There's No Real Buy-In From Republicans On Bill Making It Tough To Get To 50 Votes

The response has been tepid at best on the legislation, and lawmakers are struggling to get something they've been promising for seven years out the door. The New York Times offers a look at where they're still divided, while the Los Angeles Times considers what a fix to Obamacare would like.

The Washington Post: The Senate Health Bill Is Almost An Orphan With Few Real Supporters
The Senate did not author the proverb about success having many fathers while failure is an orphan, but the words often typify how senators react to legislation that is struggling to win approval. On Tuesday, after a roughly 90-minute huddle with his caucus, Senate Majority Leader Mitch McConnell (R-Ky.) began his weekly news conference on “the news of the day” — the struggling effort to pass health-care legislation that would repeal and replace portions of the Affordable Care Act. (Kane, 7/11)

CQ Roll Call: Senate GOP Leaders Struggle For Progress On Health Law Repeal
Senate Republicans expect to review two versions of legislation that would roll back the 2010 health care law Thursday, and GOP leaders still hope to bring a bill to the floor next week, though it remains unclear whether 50 Republicans will coalesce around a measure. Senators were briefed during a policy lunch Tuesday on what changes may be included in a revised measure. One version includes a proposal from Sen. Ted Cruz, R-Texas, that would allow insurers to sell policies on the federal exchanges that don’t comply with the health law’s regulations, while the other does not include that amendment. (McIntire, 7/11)

The Fiscal Times: Five Ways Republicans Can Regain Their Mojo On Health Care
The Senate needs to craft a workable bill and get it passed. It does not have to be the best bill ever written – it just has to be better than Obamacare, which improved over time thanks to more than 70 significant changes made to the original legislation and still came up short. The GOP can tinker with their healthcare effort too, as the need arises. (Peek, 7/12)

Los Angeles Times: Obamacare 101: Is There A Smaller Fix For The Affordable Care Act?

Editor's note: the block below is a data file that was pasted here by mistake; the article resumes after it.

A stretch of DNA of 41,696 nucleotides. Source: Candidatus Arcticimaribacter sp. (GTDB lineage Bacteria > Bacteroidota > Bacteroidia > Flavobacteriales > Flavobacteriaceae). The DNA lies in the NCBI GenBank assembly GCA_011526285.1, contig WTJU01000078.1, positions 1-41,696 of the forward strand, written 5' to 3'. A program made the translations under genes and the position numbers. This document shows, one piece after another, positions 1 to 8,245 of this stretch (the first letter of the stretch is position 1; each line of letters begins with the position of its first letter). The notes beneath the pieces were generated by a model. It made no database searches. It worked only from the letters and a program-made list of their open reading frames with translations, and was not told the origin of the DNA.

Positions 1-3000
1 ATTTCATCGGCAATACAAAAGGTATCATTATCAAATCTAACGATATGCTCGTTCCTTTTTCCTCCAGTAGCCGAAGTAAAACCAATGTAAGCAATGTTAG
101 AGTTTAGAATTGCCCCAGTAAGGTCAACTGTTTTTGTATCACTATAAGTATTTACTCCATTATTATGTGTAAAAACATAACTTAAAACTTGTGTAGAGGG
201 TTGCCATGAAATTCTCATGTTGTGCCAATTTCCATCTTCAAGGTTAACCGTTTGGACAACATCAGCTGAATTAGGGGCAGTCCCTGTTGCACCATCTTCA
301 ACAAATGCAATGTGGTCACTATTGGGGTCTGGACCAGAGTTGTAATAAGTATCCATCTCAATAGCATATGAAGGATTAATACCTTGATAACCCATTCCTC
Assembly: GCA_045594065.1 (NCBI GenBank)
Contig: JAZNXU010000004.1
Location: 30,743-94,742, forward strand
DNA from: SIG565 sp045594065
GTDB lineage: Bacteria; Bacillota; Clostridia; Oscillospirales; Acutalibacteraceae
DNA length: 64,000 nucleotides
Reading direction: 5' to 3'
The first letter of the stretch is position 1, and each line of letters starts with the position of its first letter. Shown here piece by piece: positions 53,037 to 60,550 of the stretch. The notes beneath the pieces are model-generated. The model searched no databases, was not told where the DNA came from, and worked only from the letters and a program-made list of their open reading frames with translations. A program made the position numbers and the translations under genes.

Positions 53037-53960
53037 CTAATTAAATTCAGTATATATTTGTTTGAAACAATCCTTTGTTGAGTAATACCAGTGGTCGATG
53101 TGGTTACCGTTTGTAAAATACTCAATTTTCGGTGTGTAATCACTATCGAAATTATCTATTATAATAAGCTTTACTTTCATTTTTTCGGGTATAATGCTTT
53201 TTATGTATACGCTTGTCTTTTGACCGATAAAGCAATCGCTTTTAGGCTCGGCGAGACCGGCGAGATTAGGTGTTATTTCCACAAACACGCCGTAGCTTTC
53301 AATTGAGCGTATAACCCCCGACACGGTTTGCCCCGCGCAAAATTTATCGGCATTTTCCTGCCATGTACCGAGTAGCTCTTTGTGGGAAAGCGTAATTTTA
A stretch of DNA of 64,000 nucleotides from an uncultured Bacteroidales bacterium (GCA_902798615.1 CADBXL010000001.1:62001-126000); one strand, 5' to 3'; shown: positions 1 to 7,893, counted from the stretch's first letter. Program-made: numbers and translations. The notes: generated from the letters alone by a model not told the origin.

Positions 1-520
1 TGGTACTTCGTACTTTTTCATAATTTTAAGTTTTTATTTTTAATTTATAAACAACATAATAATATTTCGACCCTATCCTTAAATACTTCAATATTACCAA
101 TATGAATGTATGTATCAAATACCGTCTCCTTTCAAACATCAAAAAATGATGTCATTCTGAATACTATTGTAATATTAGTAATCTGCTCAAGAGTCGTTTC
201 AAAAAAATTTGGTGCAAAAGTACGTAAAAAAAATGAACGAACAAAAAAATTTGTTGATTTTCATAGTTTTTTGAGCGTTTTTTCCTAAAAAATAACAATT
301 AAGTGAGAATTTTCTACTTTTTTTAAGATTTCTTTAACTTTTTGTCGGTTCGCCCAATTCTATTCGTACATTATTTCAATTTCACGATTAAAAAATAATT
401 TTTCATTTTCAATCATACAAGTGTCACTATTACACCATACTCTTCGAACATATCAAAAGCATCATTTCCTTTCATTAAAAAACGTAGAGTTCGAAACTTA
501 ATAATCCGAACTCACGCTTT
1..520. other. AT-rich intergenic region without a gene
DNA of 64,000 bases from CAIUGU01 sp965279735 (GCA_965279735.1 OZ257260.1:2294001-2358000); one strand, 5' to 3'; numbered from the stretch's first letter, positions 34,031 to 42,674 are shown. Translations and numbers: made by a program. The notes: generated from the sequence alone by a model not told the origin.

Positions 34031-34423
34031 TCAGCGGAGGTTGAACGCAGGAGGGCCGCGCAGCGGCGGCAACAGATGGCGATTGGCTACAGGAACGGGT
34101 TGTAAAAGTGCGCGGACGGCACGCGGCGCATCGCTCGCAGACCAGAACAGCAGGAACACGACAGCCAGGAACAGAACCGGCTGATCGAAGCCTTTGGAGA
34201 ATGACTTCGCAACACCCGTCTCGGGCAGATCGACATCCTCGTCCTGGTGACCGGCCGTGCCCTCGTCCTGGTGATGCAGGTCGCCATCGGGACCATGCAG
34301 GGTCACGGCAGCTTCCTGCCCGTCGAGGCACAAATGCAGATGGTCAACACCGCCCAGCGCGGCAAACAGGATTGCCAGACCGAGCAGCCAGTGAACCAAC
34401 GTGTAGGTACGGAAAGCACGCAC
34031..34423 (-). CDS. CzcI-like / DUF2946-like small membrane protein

With Senate Republicans struggling to find votes for sweeping legislation to roll back the Affordable Care Act, several GOP lawmakers have raised the prospect of a more limited bill — passed with help from Democrats — to stabilize health insurance markets around the country. That may be heresy for conservative Republicans who’ve spent seven years demanding the full repeal of Obamacare, as the law is often called. (Levey, 7/12)

Meanwhile —

Politico: Graham Drafting Alternative Heath Care Plan
Sen. Lindsey Graham said on Tuesday that he’s working with other senators to draft an alternative plan to replace Obamacare — and he hopes to win Democratic support. The surprising comments by the South Carolina Republican come as Senate GOP leaders struggle to come up with the 50 votes necessary to pass their bill to repeal and replace the 2010 health law. (Wright, 7/11)

The Hill: Graham Working On Own Healthcare Plan 
Sen. Lindsey Graham (R-S.C.) is working on his own healthcare plan, his office confirmed Tuesday. Kevin Bishop, a spokesman for Graham, said the plan would take the form of an amendment to the current GOP repeal and replace bill. He did not say whether it would essentially be a substitute for the current bill, which does not appear to have the support to pass the Senate. (Sullivan, 7/11)

Columbus Dispatch: Portman In Crosshairs Of Heated Health-Care Debate
Even by the standards of the traditional D.C. summer, the heat is on Sen. Rob Portman. The Ohio Republican, re-elected easily in 2016, has seen protests inside his D.C. and Columbus offices, including one that spurred arrests over the July 4 recess. He’s been targeted by multiple ads from those urging him to oppose the current Senate health-care bill. And this week, the CEOs of five large Medicaid providers in the state sent a letter urging Portman to remain steadfast in his opposition to the bill. All this for a bill he currently opposes. (Wehrman, 7/12)

Denver Post: Michael Bennet Gives Animated Speech Against GOP Health Care Bill On Senate Floor